Fraudsters are basically looking for a free ride.  How else can we account for fraudsters like the one in today’s Fraud of the Day from the Times Record News about a defendant involved in an unemployment fraud scheme?

The article reports that a defendant was recently convicted of third degree state felony theft for defrauding the Texas Unemployment Insurance program.  So, how did he do it?  His approach was pretty simple:  he filed for unemployment compensation “citing layoffs either from employers that did not exist, or for employment that never happened.”

And, he wasn’t alone.  His wife did the same thing.  (I’ve heard of “in sickness and in health,” but I’ve never heard of fraud being involved in wedding vows.)  The couple also opened up nine fake companies with the state’s tax department and “reported fictitious wages for the alleged employees of these companies.”

The defendant was sentenced to five years in jail and must pay restitution, court costs and attorney’s fees in the amount of $32,051.  His wife was sentenced to two years of probation and must pay $13,481 in restitution and fees.  (He drew the short stick there.)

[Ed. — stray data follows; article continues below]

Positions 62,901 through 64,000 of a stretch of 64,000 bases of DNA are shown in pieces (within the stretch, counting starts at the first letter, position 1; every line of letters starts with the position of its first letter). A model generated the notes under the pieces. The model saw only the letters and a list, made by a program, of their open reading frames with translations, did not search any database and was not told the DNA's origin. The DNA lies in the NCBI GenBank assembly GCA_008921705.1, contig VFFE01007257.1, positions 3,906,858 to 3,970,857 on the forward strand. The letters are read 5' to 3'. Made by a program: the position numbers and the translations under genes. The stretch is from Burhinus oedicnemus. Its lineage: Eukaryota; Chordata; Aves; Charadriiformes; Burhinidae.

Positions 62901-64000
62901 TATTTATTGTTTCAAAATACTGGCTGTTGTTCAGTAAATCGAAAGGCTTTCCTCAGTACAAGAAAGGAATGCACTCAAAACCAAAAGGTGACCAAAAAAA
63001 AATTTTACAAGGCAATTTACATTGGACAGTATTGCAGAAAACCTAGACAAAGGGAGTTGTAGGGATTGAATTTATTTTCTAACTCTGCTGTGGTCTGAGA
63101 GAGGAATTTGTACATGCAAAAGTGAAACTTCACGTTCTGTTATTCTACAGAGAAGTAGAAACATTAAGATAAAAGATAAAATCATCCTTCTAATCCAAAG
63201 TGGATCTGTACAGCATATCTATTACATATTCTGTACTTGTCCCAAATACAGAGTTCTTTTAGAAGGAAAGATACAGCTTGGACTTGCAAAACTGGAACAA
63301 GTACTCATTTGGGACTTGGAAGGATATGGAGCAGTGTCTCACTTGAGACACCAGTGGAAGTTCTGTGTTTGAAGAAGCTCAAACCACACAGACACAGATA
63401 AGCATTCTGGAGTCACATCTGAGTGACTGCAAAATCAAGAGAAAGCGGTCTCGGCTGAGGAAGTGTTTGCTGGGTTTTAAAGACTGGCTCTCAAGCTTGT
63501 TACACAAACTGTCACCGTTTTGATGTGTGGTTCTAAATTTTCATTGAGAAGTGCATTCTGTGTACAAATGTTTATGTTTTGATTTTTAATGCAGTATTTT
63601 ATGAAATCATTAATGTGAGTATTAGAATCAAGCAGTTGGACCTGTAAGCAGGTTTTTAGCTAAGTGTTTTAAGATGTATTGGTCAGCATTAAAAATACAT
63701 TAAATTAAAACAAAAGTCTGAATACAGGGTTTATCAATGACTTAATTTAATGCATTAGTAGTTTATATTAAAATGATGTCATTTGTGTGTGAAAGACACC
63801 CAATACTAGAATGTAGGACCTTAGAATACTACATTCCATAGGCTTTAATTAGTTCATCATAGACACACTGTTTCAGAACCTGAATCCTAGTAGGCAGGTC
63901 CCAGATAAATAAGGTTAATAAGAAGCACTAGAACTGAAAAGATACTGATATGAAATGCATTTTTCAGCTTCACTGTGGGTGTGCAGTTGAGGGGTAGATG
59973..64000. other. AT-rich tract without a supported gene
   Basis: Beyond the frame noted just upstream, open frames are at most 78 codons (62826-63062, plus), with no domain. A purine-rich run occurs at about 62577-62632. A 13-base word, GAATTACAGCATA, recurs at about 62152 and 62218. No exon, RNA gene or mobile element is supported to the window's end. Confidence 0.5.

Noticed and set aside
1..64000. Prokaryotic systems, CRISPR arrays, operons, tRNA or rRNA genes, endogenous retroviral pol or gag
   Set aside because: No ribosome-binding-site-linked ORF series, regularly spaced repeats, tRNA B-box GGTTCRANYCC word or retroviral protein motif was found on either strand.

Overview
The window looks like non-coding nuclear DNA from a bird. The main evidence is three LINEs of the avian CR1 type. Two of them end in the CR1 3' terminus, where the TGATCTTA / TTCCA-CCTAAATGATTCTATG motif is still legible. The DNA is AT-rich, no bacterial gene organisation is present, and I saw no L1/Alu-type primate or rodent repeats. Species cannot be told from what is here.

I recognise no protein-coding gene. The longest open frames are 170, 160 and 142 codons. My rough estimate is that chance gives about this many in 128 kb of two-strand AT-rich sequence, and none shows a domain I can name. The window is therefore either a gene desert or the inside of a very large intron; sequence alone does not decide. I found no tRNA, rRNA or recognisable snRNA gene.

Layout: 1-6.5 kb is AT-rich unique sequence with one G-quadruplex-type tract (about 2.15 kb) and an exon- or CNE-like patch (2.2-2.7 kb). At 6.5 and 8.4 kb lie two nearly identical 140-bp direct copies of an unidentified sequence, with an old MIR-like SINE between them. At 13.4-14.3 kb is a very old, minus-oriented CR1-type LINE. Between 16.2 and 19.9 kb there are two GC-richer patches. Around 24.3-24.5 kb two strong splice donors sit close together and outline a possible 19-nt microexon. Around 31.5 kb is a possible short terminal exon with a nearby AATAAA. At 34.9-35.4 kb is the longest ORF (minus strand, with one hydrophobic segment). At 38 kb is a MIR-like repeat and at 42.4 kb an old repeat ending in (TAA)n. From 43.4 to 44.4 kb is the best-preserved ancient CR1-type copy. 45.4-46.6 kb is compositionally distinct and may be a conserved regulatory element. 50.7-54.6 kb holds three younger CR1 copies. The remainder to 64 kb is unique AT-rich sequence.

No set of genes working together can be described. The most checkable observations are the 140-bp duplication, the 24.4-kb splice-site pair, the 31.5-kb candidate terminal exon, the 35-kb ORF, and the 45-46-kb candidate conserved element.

So, what’s the bottom line?  It’s pretty easy for people to make false claims for unemployment compensation.  And, it’s also easy for them to file fake data for non-existent companies and employees.  Here’s the good news:  that fake data is what will get them caught.  By leveraging public records and data analytics, agencies can identify indicators for potential fraud schemes and stop the fraud before it happens.  One more final piece of good news:  states aren’t turning a blind eye to this anymore.  The Texas Department of Labor (DOL) Office of the Inspector General and the DOL Office of Labor Racketeering and Fraud worked together to crack this case.  Kudos to them!

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